• 101682 Developmental Psychology, 2015
  • B3037 Cognitive Processes, 2015

Publications

Chapters in Books

  • McKone, E. and Robbins, R. (2009), 'Are faces special?', The Handbook of Face Perception, Oxford University Press .
  • Robbins, R., Rhodes, G., Jaquet, E., McKone, E., Jeffery, L. and Clifford, C. (2005), 'Adaptation and face perception - How aftereffects implicate norm based coding of faces', Advances in Visual Cognition, Volume 3. Fitting the mind to the world: Adaptation and after-effects in High-level vision, Oxford University Press 9780198529699.

Journal Articles

  • Favelle, S., Tobin, A., Piepers, D., Burke, D. and Robbins, R. (2015), 'Dynamic composite faces are processed holistically', Vision Research, vol 112 , pp 26 - 32.
  • Robbins, R. and Coltheart, M. (2015), 'The relative importance of heads, bodies, and movement to person recognition across development', Journal of Experimental Child Psychology, vol 138 , pp 1 - 14.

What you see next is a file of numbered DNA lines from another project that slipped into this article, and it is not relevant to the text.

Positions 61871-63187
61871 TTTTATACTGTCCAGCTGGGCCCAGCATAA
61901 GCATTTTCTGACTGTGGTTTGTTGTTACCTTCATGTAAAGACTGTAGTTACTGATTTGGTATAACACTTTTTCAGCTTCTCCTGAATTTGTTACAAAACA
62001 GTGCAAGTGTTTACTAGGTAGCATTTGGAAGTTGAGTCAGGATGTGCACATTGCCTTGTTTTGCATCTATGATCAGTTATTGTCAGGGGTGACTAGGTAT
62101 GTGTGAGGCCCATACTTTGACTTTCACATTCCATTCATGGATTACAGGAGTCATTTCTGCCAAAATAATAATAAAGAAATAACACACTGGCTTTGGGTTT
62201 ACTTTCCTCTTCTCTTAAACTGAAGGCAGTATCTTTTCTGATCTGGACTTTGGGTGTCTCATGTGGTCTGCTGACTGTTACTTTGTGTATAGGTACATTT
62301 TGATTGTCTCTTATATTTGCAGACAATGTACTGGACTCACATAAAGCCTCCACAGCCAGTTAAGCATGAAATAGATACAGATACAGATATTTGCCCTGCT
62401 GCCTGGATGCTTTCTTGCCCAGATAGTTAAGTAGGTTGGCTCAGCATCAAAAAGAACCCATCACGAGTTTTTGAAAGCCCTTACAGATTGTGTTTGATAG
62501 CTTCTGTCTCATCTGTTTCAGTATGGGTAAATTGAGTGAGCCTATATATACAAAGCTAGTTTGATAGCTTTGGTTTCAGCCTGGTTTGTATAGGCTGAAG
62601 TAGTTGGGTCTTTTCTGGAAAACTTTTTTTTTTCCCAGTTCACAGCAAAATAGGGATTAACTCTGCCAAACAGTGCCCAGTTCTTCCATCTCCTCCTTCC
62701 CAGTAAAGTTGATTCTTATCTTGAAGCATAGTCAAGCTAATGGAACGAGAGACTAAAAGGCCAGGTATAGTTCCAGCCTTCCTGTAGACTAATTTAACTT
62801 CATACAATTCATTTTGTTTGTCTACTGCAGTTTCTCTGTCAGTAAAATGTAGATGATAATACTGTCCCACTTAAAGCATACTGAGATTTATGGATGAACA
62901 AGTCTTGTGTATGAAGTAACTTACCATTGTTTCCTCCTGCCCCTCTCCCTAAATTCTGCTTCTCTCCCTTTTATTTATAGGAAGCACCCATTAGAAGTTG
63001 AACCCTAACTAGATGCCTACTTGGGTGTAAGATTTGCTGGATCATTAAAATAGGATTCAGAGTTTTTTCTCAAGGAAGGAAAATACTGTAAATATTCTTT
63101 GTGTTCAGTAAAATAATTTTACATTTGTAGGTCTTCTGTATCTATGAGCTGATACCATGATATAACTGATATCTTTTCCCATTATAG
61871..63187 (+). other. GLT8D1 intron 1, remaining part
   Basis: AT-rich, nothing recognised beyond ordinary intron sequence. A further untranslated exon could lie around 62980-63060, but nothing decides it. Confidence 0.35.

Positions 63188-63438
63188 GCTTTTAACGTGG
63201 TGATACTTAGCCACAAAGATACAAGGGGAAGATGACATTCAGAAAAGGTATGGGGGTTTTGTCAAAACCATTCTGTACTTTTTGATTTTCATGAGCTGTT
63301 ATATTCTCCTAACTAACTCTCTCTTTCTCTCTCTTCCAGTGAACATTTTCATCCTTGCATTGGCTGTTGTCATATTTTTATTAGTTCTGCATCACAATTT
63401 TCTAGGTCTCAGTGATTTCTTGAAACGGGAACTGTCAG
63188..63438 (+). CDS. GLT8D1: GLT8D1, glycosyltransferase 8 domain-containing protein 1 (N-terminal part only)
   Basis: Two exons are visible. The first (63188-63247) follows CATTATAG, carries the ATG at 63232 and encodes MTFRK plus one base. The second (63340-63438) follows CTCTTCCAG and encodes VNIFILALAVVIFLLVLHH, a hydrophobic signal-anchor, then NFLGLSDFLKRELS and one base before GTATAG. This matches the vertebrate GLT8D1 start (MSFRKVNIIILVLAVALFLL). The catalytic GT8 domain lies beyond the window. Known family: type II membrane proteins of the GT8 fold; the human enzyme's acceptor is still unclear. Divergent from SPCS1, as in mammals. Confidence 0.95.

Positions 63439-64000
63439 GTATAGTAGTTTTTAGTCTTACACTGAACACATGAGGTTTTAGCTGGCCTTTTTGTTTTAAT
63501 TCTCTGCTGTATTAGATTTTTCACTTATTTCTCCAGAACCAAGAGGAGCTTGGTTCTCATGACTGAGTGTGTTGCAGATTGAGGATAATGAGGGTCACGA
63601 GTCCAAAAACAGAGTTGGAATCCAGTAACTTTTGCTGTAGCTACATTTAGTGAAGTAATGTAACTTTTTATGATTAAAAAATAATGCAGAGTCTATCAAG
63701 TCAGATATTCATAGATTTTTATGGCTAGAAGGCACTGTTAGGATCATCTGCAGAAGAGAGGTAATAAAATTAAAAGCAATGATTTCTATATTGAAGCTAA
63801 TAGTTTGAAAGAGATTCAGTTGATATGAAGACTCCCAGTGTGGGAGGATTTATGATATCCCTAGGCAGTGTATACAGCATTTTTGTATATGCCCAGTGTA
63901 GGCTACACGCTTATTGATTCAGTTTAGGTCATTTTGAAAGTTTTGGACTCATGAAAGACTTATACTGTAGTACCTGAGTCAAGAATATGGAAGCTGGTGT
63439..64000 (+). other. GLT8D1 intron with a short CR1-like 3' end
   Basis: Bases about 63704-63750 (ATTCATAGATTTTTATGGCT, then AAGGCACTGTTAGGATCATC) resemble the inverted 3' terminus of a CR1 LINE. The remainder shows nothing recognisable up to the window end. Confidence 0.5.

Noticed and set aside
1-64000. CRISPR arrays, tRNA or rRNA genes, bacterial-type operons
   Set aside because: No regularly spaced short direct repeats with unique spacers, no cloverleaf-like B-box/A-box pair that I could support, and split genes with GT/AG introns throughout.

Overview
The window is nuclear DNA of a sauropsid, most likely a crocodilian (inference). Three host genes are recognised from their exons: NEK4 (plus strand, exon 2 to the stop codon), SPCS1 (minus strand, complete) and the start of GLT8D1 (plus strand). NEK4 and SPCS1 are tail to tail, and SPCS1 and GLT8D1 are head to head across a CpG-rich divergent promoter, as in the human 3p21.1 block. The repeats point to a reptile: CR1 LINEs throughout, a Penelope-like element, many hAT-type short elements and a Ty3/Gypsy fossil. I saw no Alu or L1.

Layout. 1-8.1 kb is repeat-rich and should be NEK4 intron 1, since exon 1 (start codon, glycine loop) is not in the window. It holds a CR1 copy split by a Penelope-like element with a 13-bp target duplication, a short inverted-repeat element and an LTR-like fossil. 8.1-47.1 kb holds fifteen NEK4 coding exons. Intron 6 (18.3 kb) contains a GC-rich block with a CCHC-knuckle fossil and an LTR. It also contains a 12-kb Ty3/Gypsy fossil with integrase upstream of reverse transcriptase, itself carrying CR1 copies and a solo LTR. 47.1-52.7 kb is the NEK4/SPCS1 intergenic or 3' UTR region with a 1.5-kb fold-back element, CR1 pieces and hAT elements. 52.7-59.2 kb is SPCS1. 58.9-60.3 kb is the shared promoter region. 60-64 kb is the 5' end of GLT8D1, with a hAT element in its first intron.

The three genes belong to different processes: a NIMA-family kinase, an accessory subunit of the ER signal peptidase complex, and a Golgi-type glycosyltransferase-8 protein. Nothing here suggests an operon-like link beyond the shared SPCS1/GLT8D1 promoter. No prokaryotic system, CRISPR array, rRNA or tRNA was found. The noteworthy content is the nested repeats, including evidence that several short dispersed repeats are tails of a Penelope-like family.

• Watson, T. and Robbins, R. (2014), 'The nature of holistic processing in face and object recognition : current opinions', Frontiers in Psychology, vol 5, no 3 , pp 1 - 2.
  • Vicary, S., Robbins, R., Calvo-Merino, B. and Stevens, C. (2014), 'Recognition of dance-like actions : memory for static posture or dynamic movement?', Memory and Cognition, vol 42, no 5 , pp 755 - 767.
  • Crookes, K. and Robbins, R. (2014), 'No childhood development of viewpoint-invariant face recognition : evidence from 8-year-olds and adults', Journal of Experimental Child Psychology, vol 126 , pp 103 - 111.
  • Watson, T., Robbins, R. and Best, C. (2014), 'Infant perceptual development for faces and spoken words : an integrated approach', Developmental Psychobiology, vol 56, no 7 , pp 1454 - 1481.
  • Escudero, P., Robbins, R. and Johnson, S. (2013), 'Sex-related preferences for real and doll faces versus real and toy objects in young infants and adults', Journal of Experimental Child Psychology, vol 116, no 2 , pp 367 - 379.